5. Genesis 3:16 is a disruption of the God-intended male headship/female submission that was part of the order of creation, not the beginning of male/female hierarchy.

1. According to the text, Eve desire was to be ‘like God, knowing good and evil’, so the complementarian view cannot stand.

2. God also rebuked Eve and held her accountable for her action. In the Bible ‘first’ is not a prescription of superiority or authority; it simply describes the sequence of events. In fact those who think of ‘first’ in terms of hierarchy, superiority and position are rebuked by Jesus.

3. ‘...your desire will be to your husband...’ Egalitarians limit this clause to refer to sexual desire, connecting this with the child-bearing reference in the previous clause.

4. ‘... and he shall rule over you.’ Egalitarians reject any thought of ‘divine intention’ prescribing/commanding male/female hierarchy, seeing it rather as descriptive of the ‘gender dysfunction’ resulting from sin. Because of its connection with the previous clause some egalitarians retranslate this to ‘and it shall rule over you’ [which is an equally correct translation] – expressing their understanding that together these two clauses refer to the female being ruled by sexual desire for the male. They compare this with the similar construction in Genesis 4:7.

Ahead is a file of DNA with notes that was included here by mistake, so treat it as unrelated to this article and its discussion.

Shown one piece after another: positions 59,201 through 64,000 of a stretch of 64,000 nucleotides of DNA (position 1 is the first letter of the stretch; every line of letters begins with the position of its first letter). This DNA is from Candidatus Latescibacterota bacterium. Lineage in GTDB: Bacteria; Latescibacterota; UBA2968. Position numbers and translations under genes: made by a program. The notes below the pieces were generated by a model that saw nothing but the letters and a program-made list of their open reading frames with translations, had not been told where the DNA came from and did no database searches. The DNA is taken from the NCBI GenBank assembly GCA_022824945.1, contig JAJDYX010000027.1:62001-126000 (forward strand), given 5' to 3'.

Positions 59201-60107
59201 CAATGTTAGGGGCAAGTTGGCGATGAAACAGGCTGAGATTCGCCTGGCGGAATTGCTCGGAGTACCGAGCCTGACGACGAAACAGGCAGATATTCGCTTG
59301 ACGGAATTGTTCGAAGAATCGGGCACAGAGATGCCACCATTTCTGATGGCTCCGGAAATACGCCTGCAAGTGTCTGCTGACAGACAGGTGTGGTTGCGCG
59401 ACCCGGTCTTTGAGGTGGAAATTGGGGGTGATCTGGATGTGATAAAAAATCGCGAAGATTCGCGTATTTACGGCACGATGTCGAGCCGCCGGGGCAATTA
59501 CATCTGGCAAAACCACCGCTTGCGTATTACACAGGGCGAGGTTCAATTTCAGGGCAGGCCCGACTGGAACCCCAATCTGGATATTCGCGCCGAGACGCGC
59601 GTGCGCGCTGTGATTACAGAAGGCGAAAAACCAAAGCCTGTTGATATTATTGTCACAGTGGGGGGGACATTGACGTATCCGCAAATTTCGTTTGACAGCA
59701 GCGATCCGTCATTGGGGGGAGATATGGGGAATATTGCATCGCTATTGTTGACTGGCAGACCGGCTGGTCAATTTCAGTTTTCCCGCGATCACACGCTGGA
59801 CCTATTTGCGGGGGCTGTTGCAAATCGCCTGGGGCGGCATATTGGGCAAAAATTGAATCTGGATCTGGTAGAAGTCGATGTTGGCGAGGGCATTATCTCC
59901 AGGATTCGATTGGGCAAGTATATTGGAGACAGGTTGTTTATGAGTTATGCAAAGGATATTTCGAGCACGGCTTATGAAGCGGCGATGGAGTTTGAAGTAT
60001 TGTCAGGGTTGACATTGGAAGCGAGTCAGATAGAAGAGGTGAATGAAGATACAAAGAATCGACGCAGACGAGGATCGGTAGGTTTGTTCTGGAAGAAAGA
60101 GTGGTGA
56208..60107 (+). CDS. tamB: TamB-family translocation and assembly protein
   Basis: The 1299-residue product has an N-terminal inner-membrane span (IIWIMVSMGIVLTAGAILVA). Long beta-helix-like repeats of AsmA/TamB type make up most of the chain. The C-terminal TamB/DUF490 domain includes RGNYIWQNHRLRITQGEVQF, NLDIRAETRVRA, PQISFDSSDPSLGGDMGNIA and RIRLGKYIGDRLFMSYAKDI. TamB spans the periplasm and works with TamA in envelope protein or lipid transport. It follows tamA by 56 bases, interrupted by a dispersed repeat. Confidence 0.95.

The word translated ‘rule’ is masal, (rule, reign), not the harsher words used of the joint male/female dominion over the earth in 1:26,28: radah (tread down, subjugate, have dominion) and kabash (tread down, conquer, keep under).

On #1:
The egalitarian point is valid.

On #2:
Paul’s teaching in Romans 5 and 1Corinthians 15 supports the complementarian view that God held, and continued to hold, Adam responsible/accountable. This representative function, however, does not automatically infer a ‘gender hierarchy’ that involves female subordination or inferiority, male rule or superiority.

On #3 & 4:
Both arguments on 3:16 seem to do less than justice to its significance in the Genesis context. Verse 16 stands in stark contrast to 2:25 – ‘they felt no shame’ - and it has already been experienced in the destructive self-awareness of 3:7, the self-focused guilt of 3:8,10 and the self-centred, self-justifying attitude of 3:12.

I would suggest that it is both descriptive and prescriptive: both the unavoidable and inevitable impact of severance from God and God’s judgment on the sin that chose that severance. It is part of the ‘you shall surely die’ of 2:17. It is both an expression of the fall and judgment on the fall. It is not a command to the male; it is simply stating how things will be.